A City on Fire: Hong Kong Cinema as Cultural Logic of Late Capitalism
Emerging as a newly industrialized city-state, Hong Kong, one of the Asian tigers, has become a leading finance-capital center of the world and functions as a commercial center for Southeast Asia and Southern China. A postmodern city with an international airport, skyscrapers, traffic jams, and cellular phones, Hong Kong has been at the forefront of neo-liberal free trade policies. Today, successful business people dot what has become one of the world's capitalist showcases (1). Indeed, a mapping of the territory reveals high walled private homes, neon signs advertising designer goods from every continent, and blocks of luxury hotels and indoor malls. Another dimension of the landscape, however, is its sweatshops, storefronts, urban pollution, and shantytowns of unrelieved squalor, with too many people for too little land. Poor laborers, sole proprietors, and street people inhabit this terrain.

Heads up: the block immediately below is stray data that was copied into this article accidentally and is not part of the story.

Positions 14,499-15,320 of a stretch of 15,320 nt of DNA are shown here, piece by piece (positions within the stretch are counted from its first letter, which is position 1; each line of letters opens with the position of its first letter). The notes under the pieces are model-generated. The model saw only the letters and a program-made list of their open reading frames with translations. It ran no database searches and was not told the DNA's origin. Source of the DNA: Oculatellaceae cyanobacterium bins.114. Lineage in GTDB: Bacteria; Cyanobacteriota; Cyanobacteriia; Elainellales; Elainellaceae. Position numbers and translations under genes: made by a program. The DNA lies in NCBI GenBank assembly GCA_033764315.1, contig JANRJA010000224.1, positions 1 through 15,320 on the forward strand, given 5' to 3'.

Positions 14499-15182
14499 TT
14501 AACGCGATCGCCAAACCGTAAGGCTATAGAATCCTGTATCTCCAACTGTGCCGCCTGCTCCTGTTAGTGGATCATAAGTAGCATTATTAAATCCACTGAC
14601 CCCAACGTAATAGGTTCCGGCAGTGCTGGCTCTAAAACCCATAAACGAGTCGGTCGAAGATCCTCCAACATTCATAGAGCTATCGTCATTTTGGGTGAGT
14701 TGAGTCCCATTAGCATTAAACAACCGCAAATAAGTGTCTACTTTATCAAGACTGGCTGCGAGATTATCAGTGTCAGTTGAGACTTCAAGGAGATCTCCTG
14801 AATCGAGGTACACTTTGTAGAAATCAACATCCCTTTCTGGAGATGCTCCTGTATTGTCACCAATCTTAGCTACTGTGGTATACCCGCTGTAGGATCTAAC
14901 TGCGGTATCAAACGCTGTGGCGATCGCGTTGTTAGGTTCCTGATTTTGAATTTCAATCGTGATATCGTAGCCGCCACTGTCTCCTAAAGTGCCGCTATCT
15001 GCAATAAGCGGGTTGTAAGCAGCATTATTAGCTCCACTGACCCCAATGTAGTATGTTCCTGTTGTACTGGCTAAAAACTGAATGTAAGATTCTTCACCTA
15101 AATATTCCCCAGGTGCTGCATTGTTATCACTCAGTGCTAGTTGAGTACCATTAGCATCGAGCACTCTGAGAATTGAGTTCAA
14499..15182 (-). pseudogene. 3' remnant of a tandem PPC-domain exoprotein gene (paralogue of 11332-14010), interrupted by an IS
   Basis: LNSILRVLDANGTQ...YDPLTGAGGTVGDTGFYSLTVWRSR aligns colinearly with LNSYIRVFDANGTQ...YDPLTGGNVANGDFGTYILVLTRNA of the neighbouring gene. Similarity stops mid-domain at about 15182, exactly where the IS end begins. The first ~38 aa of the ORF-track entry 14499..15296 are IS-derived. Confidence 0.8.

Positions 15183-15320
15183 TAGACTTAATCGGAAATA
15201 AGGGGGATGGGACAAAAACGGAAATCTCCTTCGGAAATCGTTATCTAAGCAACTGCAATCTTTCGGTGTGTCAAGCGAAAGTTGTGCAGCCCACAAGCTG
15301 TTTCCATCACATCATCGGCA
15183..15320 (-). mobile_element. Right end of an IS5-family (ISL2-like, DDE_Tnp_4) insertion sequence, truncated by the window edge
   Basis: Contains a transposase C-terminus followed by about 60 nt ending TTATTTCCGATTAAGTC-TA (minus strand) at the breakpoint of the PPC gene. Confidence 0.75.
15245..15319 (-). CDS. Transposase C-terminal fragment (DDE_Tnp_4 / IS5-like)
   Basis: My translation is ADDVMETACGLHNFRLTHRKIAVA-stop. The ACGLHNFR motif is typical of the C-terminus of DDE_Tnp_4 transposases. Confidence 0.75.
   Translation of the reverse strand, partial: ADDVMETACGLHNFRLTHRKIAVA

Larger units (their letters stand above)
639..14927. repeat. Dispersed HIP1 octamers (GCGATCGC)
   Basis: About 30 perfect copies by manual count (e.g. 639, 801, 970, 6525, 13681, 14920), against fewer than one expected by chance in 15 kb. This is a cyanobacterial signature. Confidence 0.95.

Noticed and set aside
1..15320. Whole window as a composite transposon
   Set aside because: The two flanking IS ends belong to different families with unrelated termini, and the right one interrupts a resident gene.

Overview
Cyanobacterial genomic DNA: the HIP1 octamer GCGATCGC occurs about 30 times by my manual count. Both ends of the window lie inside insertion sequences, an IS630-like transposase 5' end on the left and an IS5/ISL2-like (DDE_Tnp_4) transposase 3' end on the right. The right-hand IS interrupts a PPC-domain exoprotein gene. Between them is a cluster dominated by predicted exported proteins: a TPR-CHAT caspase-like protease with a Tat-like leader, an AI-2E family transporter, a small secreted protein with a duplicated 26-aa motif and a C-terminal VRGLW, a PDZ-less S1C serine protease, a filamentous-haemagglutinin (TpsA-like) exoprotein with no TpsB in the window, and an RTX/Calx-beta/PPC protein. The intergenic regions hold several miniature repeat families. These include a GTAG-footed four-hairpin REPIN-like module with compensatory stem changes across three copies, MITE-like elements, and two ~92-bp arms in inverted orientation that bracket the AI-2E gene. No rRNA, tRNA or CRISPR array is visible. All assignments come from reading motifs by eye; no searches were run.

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Document Type: Research Article
Publication date: 1998-09-01
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- Asian Cinema is a seminal journal, which has been published since 1995 by the Asian Cinema Studies Society under the stewardship of Professor John Lent. From 2012 Asian Cinema will be published by Intellect as part of our Film Studies journal portfolio. The journal currently publishes a variety of scholarly material - including research articles, interviews, book and film reviews and bibliographies - on all forms and aspects of Asian cinema. The journal's broad aim is to advance understanding and knowledge of the rich traditions of the various Asian cinemas, thereby making an invaluable contribution to the field of Film Studies in general.
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